Voice of Victor Cha on North Korea


On April 25th, 2017, Dr. Victor Cha testified before the Senate Armed Services Committee on "U.S. Policy and Strategy in the Asia-Pacific Region."

As the Pyeongchang Olympic Games started recently, the Trump administration is busy finding a person to serve as the Ambassador to South Korea. Weeks ago, rumors raged that the Trump administration was considering Victor Cha, who served as the Director for Asian Affairs at the National Security Council in the White House from 2004 to 2007. He served as an adviser on US-Korean relations under the Bush administration.

After an intense vetting process, the White House sent his nomination to officials in Seoul to gain a final approval. Seoul quickly signed off on Victor Cha’s nomination. However, the White House suddenly dropped him and planned to seek another person.

The reason is a fundamental dispute between Victor Cha and high-level officials in the Trump administration on the “bloody nose” strategy against North Korea. In recent days, the Trump administration has considered giving North Korea a “bloody nose” with a limited military strike aimed towards its nuclear facilities. This strategy is intended to demonstrate the United States’ strength and push North Korea to come to the negotiation table to denuclearize. Different from an all-out war, Trump administration simply wants to bloody the nose of the Kim regime.

Victor Cha vehemently writes in The Washington Post, “Yet, there is a point at which hope must give in to logic. If we believe that Kim is undeterrable without such a strike, how can we also believe that a strike will deter him from responding in kind? And if Kim is unpredictable, impulsive and bordering on irrational, how can we control the escalation ladder, which is premised on an adversary’s rational understanding of signals and deterrence?”

One of his most persuasive arguments is the lack of unpredictability between “a bloody nose” and an “all-out attack on the whole body.” Even if the United States intends to simply attack one of many North Korea’s nuclear facilities to send a message, North Korea might perceive it as a declaration of war and quickly retaliate against the United States.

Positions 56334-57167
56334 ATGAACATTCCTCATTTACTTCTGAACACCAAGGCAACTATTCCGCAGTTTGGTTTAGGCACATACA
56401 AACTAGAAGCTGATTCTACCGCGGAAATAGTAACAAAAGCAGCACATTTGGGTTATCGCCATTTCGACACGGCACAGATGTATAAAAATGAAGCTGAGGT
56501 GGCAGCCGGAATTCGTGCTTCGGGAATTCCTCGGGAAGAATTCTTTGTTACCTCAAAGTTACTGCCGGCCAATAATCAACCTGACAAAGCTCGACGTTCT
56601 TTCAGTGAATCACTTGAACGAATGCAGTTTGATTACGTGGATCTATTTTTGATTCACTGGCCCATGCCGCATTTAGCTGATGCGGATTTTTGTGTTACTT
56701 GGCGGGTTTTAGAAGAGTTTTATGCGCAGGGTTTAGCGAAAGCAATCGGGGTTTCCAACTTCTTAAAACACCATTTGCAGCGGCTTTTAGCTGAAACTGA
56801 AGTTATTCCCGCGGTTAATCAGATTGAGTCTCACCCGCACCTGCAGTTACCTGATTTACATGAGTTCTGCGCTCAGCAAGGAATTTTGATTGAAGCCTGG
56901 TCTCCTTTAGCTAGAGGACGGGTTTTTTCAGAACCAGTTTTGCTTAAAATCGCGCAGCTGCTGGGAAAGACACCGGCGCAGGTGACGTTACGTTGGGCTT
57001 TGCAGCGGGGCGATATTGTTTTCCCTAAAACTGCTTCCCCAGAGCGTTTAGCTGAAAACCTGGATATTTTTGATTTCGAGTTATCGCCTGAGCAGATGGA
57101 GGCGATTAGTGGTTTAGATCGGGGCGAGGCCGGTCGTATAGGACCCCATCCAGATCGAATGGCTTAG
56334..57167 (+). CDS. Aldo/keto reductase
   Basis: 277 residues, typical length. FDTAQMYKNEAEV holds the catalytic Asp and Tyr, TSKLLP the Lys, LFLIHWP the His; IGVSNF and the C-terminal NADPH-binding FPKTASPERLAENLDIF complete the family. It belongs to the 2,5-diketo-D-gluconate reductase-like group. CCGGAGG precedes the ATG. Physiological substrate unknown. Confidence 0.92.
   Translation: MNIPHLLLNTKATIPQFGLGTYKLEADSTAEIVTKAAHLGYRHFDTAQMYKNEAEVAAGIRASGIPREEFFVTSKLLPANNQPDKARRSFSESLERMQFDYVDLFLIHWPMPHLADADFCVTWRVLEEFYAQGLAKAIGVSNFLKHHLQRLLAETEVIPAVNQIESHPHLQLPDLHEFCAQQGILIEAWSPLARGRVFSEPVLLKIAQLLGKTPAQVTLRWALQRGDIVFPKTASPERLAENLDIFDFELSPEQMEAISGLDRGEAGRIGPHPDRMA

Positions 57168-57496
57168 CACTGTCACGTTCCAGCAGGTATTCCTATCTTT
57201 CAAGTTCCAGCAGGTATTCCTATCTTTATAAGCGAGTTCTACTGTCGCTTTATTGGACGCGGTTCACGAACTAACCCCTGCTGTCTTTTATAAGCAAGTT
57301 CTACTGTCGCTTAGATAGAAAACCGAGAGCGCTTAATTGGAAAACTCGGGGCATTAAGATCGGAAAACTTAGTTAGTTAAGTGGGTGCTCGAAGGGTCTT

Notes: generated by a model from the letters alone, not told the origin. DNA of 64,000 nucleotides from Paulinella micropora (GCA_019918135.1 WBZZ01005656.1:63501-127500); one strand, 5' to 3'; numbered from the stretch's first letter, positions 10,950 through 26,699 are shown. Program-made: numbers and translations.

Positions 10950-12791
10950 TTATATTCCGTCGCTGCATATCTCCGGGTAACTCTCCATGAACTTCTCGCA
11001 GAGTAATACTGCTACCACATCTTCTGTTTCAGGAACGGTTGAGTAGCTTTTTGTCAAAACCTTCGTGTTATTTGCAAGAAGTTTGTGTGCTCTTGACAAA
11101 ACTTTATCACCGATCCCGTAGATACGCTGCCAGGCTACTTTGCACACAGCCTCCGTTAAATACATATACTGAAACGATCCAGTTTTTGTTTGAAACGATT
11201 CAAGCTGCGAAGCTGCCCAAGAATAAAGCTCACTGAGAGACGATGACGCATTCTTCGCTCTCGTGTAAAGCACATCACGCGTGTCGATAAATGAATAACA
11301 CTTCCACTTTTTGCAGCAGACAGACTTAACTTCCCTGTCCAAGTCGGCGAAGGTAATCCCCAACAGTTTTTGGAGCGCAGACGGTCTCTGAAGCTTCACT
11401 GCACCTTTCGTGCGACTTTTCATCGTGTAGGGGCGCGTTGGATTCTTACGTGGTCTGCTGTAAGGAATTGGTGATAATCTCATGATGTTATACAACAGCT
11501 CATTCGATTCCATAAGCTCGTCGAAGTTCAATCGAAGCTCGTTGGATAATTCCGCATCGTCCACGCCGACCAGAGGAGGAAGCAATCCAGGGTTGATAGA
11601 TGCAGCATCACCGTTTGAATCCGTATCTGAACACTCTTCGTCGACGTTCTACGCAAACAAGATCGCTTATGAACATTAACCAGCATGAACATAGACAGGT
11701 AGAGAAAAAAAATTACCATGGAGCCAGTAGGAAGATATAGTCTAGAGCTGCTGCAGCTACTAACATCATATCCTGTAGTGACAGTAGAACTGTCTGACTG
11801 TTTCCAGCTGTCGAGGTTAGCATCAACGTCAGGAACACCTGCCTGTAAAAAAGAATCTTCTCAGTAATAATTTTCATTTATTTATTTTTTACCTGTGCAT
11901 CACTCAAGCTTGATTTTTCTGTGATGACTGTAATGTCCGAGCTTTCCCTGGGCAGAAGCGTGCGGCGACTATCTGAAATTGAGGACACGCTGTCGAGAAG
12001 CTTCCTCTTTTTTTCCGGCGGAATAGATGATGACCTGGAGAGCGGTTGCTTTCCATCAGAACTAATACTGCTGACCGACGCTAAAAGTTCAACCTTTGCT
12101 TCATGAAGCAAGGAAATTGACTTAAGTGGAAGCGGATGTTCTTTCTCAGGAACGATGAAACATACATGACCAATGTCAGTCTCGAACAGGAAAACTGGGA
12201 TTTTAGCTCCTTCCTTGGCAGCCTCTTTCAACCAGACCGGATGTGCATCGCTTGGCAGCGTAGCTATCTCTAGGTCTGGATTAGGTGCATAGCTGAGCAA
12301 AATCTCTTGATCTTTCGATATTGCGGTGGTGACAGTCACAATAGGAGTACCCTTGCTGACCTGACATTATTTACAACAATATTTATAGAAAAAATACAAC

North Korea’s retaliation will have damaging effects to people in South Korea and Japan. Victor Cha says this “bloody nose” strategy is life-threatening to “230,000 Americans in South Korea and 90,000 or so in Japan.” He writes, “To be clear: The president would be putting at risk an American population the size of a medium-sized U.S. city — Pittsburgh, say, or Cincinnati — on the assumption that a crazy and undeterrable dictator will be rationally cowed by a demonstration of U.S. kinetic power.”

In his recent State of the Union speech, President Trump said, “North Korea’s reckless pursuit of nuclear missiles could soon threaten our homeland” and “past experience has taught us that complacency and concessions only invite aggression and provocation. I will not repeat the mistakes of past administrations that got us into this dangerous position.”

Unreasonably provoking a dangerous regime has hazardous consequences. The central doctrine of the “bloody nose” strategy is Trump’s idea of “America First,” putting American lives above the lives of South Koreans and Japanese. He strives to initiate a military strike and make people in South Korea and Japan who are not at the decision table to suffer from the backlash. This lack of global concern is very dangerous in our globalized age.